Alphonse Mucha: Biography & Art

Instructor: Amber Chiozza

Amber has taught Art History, Humanities, and Art Appreciation, and has a master's degree in Book Arts and Printmaking.

Alphonse Mucha was a Czech artist who is famous for a classic style: Art Nouveau. He is best known today for his theater posters, as well as his paintings of Slavic nationalism. In this lesson, you will learn about his life and highly decorative style.

Decorative Style of Alphonse Mucha

Many people define art as paintings hung on the wall or sculptures sitting in museums. This was not the case with the work of Alphonse Mucha. Much of his work was decorative, and he was celebrated throughout his career as much for his magazine covers, decorative murals, and jewelry as he was for his works on canvas. He redefined the design of the poster, using elegant line, signature female forms, and highly ornate borders. He contributed much to the style of Art Nouveau with his use of plants, flowers, and curved lines in bold, elongated designs.

Beginnings as an Artist

Alphonse Mucha was born in Southern Moravia in 1860. He began creating at a very young age, and much of his childhood inspiration came from his involvement in the Catholic Church, looking at the art decorating the churches. This pushed him towards a career as an artist. Unable to jump into this career due to finances, he worked as a clerk for the courthouse and found work on the side illustrating for minor publications. He kept his eyes open for more rewarding artistic opportunities, and this opportunity came at the age of 19 when he was offered an apprenticeship in Vienna to paint scenery for a theater company.

Mucha's Years in Paris

In 1887, Alphonse Mucha moved to Paris. He began his education at Académie Julian, honing his skills by drawing and painting nude models. All the while, he continued his work as an illustrator, regularly contributing to magazines. In 1894, the publisher Lemercier gave him the opportunity to illustrate the performance of the famous actress, Sarah Bernhardt. This led to his most famous early work, a poster for her portrayal of Gismonda.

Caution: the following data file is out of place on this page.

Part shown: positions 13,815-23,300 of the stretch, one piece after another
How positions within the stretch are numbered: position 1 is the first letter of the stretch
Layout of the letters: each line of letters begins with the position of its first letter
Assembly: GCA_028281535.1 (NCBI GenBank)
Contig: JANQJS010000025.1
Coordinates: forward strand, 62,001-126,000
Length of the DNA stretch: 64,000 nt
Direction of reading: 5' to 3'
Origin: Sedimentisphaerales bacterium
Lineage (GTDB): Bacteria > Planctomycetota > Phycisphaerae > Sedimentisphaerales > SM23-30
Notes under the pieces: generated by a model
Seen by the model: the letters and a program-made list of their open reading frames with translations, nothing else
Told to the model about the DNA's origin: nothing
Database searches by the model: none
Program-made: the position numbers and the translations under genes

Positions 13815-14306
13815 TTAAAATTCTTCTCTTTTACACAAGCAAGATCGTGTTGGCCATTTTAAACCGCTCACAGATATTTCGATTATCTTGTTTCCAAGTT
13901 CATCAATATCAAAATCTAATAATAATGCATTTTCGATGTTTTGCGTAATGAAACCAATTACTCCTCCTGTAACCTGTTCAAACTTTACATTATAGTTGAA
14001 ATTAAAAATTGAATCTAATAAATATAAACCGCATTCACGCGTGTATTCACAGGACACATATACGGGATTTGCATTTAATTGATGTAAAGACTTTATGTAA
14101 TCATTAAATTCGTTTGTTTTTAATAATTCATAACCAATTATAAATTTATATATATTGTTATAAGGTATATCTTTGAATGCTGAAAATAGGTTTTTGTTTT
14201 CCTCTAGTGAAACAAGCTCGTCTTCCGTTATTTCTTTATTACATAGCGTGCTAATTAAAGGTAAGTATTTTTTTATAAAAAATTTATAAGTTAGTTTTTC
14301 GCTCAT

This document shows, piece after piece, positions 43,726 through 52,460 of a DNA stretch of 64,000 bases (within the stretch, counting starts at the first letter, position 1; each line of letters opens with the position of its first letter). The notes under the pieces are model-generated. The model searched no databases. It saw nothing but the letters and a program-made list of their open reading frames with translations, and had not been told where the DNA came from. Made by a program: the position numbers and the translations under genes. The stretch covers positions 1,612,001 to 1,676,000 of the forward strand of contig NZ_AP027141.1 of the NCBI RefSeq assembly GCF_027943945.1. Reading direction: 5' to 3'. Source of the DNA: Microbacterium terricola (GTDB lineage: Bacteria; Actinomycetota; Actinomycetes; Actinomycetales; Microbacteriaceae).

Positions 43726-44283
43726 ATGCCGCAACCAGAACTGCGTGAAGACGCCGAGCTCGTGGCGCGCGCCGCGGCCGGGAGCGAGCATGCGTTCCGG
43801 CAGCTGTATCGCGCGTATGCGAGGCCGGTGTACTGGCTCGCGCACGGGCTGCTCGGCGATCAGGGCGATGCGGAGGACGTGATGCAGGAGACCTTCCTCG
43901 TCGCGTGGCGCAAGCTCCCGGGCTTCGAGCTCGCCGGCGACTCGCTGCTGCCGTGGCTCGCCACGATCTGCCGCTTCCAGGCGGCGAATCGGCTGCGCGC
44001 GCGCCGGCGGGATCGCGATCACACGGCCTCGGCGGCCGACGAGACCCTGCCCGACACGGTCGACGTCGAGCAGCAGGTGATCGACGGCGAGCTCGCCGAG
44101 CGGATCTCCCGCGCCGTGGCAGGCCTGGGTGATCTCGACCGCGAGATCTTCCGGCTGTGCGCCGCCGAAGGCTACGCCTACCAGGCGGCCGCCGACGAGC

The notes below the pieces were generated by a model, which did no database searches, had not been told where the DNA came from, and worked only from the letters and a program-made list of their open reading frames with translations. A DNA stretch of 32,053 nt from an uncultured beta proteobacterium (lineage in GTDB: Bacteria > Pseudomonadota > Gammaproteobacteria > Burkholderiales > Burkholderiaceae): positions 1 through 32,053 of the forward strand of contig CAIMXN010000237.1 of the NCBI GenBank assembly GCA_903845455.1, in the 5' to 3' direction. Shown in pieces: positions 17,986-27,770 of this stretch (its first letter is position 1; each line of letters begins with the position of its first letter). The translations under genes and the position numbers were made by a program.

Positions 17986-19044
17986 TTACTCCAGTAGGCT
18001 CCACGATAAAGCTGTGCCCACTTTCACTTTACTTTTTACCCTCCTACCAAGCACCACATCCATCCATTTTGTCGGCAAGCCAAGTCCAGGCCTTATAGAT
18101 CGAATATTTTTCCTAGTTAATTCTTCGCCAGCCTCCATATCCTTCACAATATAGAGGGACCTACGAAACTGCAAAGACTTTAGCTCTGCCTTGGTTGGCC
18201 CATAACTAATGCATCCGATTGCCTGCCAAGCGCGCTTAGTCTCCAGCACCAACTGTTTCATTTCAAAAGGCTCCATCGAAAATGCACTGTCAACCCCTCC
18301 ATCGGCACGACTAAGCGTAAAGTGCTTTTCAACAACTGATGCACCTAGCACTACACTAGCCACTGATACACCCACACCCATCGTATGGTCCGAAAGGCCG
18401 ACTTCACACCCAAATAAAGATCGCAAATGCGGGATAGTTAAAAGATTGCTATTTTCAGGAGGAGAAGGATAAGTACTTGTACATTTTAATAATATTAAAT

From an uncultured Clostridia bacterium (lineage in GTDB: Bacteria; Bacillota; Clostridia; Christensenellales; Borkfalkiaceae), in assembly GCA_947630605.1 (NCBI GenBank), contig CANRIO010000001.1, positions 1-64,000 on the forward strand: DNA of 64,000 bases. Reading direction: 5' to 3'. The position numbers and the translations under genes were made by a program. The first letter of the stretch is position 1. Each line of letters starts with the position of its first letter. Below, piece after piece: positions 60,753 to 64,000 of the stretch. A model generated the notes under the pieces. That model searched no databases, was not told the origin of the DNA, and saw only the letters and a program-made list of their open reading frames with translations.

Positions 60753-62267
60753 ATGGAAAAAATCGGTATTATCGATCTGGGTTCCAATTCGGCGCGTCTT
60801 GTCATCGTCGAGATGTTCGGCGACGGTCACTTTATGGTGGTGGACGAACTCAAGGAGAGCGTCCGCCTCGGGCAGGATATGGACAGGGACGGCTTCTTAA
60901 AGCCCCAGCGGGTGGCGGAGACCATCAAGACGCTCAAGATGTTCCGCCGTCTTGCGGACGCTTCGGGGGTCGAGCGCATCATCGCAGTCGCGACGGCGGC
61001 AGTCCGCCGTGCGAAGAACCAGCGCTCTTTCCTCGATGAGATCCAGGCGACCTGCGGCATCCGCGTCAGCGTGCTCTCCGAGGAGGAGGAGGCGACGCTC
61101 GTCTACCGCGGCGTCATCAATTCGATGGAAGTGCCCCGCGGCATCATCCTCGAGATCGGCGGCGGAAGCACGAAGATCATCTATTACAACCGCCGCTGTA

Alphonse Mucha. Gismonda. 1894.
Mucha - Gismonda

While creating this poster, Mucha elongated the design and added new decorative elements that had not yet been seen. The delicate colors also departed from the norm for graphic works, but this palette became part of his signature style. Lemercier's art director did not approve of the design, but Sarah Bernhardt loved the poster, as did the people of Paris. This gave him instant popularity and success. Bernhardt signed a six-year contract with Mucha, during which time he was responsible for designing her costumes, posters, and set scenery.

Alphonse Mucha. The Seasons. 1896.
Alphonse Mucha. The Seasons. 1896.

Shortly after signing the contract with Bernhardt, Mucha signed a contract with the printer Champenois. This company printed many of his decorative works, including The Seasons, a series of decorative panels. This exhibited Mucha's entrance into more ornamental work since the panels were sold for personal use as decorations for walls and screens within homes. Mucha's work contributed to a style in Paris at first called 'le style Mucha.' This style of work became known as Art Nouveau, which included jewelry, graphic art, interior design, and even furniture. Art Nouveau was about art not being secluded to only painting and sculpture, but also to elevate everyday objects such as mirrors and furniture to a similar level of craftsmanship.

Alphonse Mucha. The Slav Epic cycle No.1: The Slavs in Their Original Homeland. 1912.
Alphonse Mucha. Slav Epic. 1912.

The Slav Epic

Despite his success in Paris, as well as the United States, Mucha decided to move to Prague in 1910 where he began his major series, the Slav Epic. This series of paintings depicted the history of the Slav people, the natives in his home country. The series, when completed, included twenty large-scale paintings on canvas. The first of these paintings, The Slavs in Their Original Homeland, began the story of the Slavic tribe. To reflect the plight of the Slavic people, Alphonse Mucha portrayed two people from this tribe towards the bottom of the painting, looking helpless and afraid. He also painted a mystical figure on the right, offering peace and prosperity for the future of the Slavic people. He used much of his signature style here with the elegant, dramatic poses and folds on the figures and soft, pastel colors.

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